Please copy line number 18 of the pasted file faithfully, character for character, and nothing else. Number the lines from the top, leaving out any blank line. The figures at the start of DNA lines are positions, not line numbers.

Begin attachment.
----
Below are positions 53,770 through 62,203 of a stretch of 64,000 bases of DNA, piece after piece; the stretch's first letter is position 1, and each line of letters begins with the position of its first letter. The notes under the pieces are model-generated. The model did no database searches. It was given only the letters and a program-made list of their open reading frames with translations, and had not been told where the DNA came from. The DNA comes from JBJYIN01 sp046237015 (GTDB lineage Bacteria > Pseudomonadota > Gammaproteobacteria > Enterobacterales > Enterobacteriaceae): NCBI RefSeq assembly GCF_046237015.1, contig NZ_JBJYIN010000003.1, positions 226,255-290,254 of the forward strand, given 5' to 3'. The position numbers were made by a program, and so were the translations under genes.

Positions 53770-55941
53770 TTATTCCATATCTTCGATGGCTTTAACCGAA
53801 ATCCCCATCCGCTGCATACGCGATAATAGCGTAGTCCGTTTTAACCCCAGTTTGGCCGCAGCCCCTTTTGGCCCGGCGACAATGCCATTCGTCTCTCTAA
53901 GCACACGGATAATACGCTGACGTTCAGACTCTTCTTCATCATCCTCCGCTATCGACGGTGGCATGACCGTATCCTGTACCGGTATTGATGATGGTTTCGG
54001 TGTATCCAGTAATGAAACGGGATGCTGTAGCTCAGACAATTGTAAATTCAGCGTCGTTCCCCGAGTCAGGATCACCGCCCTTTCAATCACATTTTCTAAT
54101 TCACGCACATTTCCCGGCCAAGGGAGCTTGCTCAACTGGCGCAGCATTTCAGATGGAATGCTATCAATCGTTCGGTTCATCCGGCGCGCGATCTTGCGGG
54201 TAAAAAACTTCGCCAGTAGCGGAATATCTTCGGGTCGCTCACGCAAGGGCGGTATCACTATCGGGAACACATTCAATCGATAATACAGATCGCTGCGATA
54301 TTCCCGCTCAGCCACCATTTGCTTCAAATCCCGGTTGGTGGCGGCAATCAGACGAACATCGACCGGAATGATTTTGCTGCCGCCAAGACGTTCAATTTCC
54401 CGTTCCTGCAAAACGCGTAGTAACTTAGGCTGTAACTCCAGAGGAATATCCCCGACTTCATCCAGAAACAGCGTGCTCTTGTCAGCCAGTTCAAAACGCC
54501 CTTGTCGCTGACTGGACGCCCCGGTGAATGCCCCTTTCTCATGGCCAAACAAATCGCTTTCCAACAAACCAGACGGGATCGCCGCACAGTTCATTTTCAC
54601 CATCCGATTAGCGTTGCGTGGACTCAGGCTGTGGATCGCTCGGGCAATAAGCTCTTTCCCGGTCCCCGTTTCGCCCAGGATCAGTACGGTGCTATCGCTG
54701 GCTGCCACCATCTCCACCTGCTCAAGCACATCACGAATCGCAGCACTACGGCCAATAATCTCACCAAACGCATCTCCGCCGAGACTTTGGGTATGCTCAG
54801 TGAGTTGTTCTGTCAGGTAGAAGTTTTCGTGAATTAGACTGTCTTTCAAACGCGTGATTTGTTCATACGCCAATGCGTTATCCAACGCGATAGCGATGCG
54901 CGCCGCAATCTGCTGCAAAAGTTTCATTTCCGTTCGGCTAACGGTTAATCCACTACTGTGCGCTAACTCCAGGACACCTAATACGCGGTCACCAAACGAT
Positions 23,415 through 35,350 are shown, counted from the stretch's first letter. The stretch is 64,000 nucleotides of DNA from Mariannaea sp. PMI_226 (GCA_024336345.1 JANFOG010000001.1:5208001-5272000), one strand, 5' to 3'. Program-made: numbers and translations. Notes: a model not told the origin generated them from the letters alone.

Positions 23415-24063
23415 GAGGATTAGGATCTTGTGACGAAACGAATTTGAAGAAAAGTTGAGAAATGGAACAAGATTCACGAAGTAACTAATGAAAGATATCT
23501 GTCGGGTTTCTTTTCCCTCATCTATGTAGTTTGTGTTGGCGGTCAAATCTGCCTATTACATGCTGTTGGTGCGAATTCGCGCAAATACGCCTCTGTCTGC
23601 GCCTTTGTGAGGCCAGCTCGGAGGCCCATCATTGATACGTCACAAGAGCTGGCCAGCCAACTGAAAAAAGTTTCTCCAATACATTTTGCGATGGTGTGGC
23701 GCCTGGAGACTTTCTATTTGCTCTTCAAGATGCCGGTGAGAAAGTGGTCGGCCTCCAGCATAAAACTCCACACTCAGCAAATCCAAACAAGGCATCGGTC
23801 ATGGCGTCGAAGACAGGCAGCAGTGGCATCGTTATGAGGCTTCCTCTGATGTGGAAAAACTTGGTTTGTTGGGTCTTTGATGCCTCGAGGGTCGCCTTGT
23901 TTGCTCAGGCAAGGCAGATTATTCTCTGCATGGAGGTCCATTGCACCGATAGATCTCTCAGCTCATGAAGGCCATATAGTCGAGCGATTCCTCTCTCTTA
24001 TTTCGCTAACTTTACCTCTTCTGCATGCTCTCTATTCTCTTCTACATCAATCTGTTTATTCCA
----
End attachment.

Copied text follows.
23415 GAGGATTAGGATCTTGTGACGAAACGAATTTGAAGAAAAGTTGAGAAATGGAACAAGATTCACGAAGTAACTAATGAAAGATATCT